Theatre Review: Horne’s Descent

Recently I was invited to watch Horne’s Descent, the new play from Nina Atesh at The Old Red Lion in Islington. Having seen Nina’s plays before and having the pleasure of working with her myself, I had high hopes for this piece. Not only because Nina’s work is of such a high standard, but because this is a play that features gothic set pieces, occultism and a dash of horror – some of my favourite things!

Two men and two women in 1920s attire look at the camera stoically. Publicity photo for Horne's Decent courtesy of Bethany Monk-Lane.

There are some big reveals in this play especially around the last 5 minutes or so, and to detail that would definitely spoil the experience. So this review will be as spoiler free as I can be, I really don’t want to give anything away on this one.

Horne’s Descent is set in 1920s England and takes place in the lavish home of the eccentric Etta Florence (Cici Clarke). Newly ordained priest, Peter Horne (Alexander Hackett) is invited to Etta’s house by childhood friend Albert Palmer (Magnus Gorden). Peter believes he has been invited to resolve a past secret, however Albert has invited him there to meet his soon-to-be fiancé, Etta’s niece; Mary Florence (Bethany Slater). The entire play is set in Etta’s home and focuses on the shifting dynamics between the characters. Etta’s fascination with Peter and religion, Peter and Alberts strained relationship and Mary’s seemingly playful interactions.

Two women sitting looking up and smiling at a man who is leaning down between them. Publicity photo for Horne's Decent courtesy of Bethany Monk-Lane.

What I loved about Horne’s Descent was that on the surface, we have Peter Horne; a soldier turned priest who has a dark past, who (we can ascertain from the title – so I’m not giving anything away) we may witness descend into wicked ways, or perhaps madness. But the play is about so much more. In a tight 60 minute run time, we explore themes and commentary as diverse as the nature of good and evil, free will, the relevance of religion, sexuality, the futility of war and the class system. This is what I found and there may well be more to discover for other audience members. That is an incredible amount to touch on, but with Nina’s skilled writing, these themes are cleverly woven into the play and you don’t really think about them until it’s over. On the way home, I kept thinking about the meaning of different things and how they could be interpreted. Extremely clever writing to make me think so deeply.

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Horne’s Descent also benefitted from a superb design. The set, costumes, sound and lighting, all evoked such a strong sense of place, it was easy to get lost into the moment. The Old Red Lion stage is quite compact, and the set that was achieved was remarkable. Period pieces that evoke the time and place, and other more subtle hints where your imagination fills in the blanks. This was easily the best set I have seen of any play I have watched at The Old Red Lion and set and costume designer Miranda Cattermole must be applauded.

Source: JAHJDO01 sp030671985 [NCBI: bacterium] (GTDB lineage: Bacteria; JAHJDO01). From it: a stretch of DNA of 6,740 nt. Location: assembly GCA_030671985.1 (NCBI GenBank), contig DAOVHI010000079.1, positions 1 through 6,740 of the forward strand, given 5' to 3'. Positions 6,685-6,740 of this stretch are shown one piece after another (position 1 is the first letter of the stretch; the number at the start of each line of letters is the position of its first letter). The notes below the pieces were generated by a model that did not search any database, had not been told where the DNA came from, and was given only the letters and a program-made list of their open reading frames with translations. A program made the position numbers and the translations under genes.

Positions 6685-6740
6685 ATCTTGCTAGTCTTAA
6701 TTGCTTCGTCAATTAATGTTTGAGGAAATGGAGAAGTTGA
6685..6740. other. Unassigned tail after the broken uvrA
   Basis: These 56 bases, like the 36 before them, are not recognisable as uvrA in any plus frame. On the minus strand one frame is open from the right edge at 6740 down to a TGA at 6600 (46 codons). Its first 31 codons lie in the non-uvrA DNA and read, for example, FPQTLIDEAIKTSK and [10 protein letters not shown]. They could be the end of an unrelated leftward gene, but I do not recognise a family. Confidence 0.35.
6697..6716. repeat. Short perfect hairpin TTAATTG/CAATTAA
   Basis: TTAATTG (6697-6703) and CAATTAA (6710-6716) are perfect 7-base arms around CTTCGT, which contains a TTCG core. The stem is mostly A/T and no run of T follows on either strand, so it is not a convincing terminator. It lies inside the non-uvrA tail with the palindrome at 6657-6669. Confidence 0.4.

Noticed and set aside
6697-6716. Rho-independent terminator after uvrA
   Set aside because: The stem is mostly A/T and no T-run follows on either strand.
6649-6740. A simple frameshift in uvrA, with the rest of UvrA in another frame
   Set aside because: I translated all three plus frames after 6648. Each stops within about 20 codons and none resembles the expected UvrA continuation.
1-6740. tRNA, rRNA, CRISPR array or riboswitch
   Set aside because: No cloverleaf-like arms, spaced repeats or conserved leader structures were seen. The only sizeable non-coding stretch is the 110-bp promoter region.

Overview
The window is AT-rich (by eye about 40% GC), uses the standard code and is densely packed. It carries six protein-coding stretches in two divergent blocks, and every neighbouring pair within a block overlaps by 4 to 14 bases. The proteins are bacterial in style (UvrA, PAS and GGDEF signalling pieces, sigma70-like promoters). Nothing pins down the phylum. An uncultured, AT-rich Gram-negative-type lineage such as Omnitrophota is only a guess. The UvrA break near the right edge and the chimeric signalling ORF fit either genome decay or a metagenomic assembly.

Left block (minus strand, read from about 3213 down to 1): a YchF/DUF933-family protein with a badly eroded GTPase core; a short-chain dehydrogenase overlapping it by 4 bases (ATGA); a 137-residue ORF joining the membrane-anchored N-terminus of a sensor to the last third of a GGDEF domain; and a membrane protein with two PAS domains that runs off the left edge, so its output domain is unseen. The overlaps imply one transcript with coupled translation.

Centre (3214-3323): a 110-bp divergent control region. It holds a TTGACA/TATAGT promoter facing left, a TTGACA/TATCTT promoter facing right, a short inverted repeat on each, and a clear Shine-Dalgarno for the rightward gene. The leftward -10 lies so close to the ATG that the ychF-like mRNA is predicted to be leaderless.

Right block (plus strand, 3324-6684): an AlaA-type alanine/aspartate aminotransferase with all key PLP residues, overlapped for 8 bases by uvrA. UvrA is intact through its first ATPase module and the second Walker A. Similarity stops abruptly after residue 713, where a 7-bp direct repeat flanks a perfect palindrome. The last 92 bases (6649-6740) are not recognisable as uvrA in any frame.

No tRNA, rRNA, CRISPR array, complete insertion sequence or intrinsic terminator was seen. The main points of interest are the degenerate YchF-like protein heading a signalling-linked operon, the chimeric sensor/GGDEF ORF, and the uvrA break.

Two men in a lounge wearing 1920s attire. Publicity photo for Horne's Decent courtesy of Bethany Monk-Lane.

All four actors were fantastic, each playing their roles perfectly. It was easy to empathise with the characters and I felt genuinely moved at moments of tenderness, and uncomfortable in the frequent moments of tension. It was a remarkable thing to witness the pain and sadness of some characters juxtaposed with the glee and intrigue of the others. Alexander Hackett’s unravelling priest, Magnus Gorden’s broken friend, Cici Clarke’s mysterious host and Bethany Slater’s innocent fiancé worked wonderfully together. It’s also testament to the expert director hands of Chloe Cattin, who manages to keep the story moving forward and around the set in an incredibly engaging way, utilising the full space in a very natural way; again adding to the convincing effect of a small 1920s party.

Horne’s Descent is a prime example of how good fringe theatre can be. I was absolutely hooked, even before the play started, soaking up the atmosphere presented to us. The highly skilled actors perfectly fit the wonderful writing of Nina Atesh, and the whole thing was steered to success by Choe Cattin. Although the run at The Old Red Lion has finished, I have heard whispers that a new run could be being planned… If you get the opportunity to see Horne’s Descent, I highly recommend. I cannot wait to see what is next for this team.


Keep an eye on the Pither Productions web page for any news of upcoming shows. 

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